I wasn’t necessarily raised Christian. We were more of holiday Christians—going to church on Christmas Eve and Easter. We always disregarded denomination and just went to the church that was closest to our house. I think one might have been Baptist. Or perhaps Methodist. I wore a white dress for these occasions, not to look pure, but because it was the only dress I owned.
Though by the time I was fifteen I had accumulated a ton of long skirts in my wardrobe, because I wanted to be a witch. Or, “practice Wicca,” as I thought was the better term. It didn’t sound as hippie woo-woo. I wore the skirts, because I thought Wiccans wore long skirts that magically swept along the ground as they danced and twirled around in their scared circles. I wanted that, too.
I tried listening to what I thought was Wiccan music—chant and Gaelic music and what not, but like the Christian songs, I also thought they went on for too long. So I claimed my favorite singer at the time as my goddess—Natalie Merchant. She seemed spiritual enough to me. And her songs were really short.
I remember being naked in my room at night, playing her songs and twirling around in a circle with the wand I made—a stick with a small fauz-crystal strapped to the end of it with purple yarn. Purple not because its magical meaning is psychic ability, but because purple was the only color of yarn I had. I don’t know what I was trying to invoke with the wand and the nakedness and the turning around in circles, but perhaps I was after some feeling inside of me about being connected to the earth.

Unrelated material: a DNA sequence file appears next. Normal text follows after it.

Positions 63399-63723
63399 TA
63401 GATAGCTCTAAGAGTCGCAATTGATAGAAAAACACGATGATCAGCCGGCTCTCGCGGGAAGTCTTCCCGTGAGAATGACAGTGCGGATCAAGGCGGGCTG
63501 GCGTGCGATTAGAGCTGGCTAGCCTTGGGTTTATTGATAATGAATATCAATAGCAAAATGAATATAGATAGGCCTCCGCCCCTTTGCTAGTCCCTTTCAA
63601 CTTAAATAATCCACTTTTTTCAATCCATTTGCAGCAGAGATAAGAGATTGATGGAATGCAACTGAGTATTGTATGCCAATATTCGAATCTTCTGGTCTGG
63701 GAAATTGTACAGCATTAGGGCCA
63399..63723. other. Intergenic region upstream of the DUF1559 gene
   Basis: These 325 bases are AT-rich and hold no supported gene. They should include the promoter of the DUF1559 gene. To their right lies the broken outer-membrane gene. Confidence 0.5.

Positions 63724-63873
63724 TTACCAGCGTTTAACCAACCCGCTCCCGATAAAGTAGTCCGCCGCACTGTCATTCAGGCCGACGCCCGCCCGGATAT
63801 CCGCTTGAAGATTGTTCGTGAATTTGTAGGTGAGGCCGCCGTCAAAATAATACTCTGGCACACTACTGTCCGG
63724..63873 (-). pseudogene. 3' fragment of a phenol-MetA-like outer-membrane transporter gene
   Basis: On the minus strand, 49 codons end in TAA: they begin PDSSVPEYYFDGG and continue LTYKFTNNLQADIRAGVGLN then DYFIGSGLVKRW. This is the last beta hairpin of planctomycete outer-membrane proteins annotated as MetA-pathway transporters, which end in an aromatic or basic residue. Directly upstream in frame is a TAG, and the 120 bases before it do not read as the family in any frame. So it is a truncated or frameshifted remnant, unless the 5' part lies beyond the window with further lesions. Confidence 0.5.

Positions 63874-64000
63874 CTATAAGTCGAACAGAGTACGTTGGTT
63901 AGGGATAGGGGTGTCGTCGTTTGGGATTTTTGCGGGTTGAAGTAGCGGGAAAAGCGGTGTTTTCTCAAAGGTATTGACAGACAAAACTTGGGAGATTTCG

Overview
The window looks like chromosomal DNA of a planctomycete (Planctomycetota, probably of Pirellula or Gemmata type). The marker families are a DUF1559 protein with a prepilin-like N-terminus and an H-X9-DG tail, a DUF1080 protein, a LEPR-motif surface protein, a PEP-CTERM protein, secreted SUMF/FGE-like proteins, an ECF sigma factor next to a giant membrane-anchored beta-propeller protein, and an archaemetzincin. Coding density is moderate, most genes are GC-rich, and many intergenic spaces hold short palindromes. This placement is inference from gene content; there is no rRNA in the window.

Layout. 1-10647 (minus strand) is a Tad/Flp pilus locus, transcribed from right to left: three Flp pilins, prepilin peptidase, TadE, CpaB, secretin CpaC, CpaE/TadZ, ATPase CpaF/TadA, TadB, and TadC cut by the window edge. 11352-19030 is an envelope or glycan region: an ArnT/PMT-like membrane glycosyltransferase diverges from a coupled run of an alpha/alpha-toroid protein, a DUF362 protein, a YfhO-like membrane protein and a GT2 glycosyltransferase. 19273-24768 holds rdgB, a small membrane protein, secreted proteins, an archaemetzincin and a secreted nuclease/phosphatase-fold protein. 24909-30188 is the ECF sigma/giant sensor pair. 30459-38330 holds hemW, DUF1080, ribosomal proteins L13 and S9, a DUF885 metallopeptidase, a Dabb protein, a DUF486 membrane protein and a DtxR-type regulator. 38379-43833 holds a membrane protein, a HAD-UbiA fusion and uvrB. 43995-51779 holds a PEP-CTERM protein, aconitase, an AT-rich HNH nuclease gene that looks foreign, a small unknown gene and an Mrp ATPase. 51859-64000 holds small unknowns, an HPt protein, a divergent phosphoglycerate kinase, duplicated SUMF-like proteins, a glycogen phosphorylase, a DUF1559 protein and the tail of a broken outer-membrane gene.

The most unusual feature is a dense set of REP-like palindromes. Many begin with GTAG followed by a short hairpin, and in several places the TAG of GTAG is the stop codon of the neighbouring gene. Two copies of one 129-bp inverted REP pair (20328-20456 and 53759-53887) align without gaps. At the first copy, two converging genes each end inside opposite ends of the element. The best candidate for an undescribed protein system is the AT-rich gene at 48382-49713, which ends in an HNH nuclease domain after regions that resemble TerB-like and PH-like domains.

Because Wicca to me was more about the earth, poetry, and candles than gods and spells of any sorts. Bide these Wiccan laws ye must with perfect love and perfect trust. I still remember the opening lines to the Wiccan Rede. I never learned the Lord’s prayer.
What turned me away from Christianity was a sermon one Sunday about how all of this New Age stuff was ruining God’s word. This was during my two month stint when I was in eighth grad and trying out Christianity. But during this time I also lived near a forest and a creek and wondered about what the magical life had to say to me. After that sermon I went home and made my wand and never went back to church. I didn’t like how “God’s word” sounded more important than the earth. Plus, lighting a candle seemed a much more efficient spiritual practice to me than listening to Christian rock music.
Chelsey Clammer received her MA in Women’s Studies from Loyola University Chicago. She has been published in THIS, The Rumpus, Atticus Review, Sleet and Make/shift among many others. She received the Nonfiction Editor’s Pick Award 2012 from both Revolution House and Cobalt for her essays “BodyHome” and “I Have Been Thinking About,” respectively. She is currently finishing up a collection of essays about finding the concept of home in the body. You can read more of her writing at: www.chelseyclammer.wordpress.com.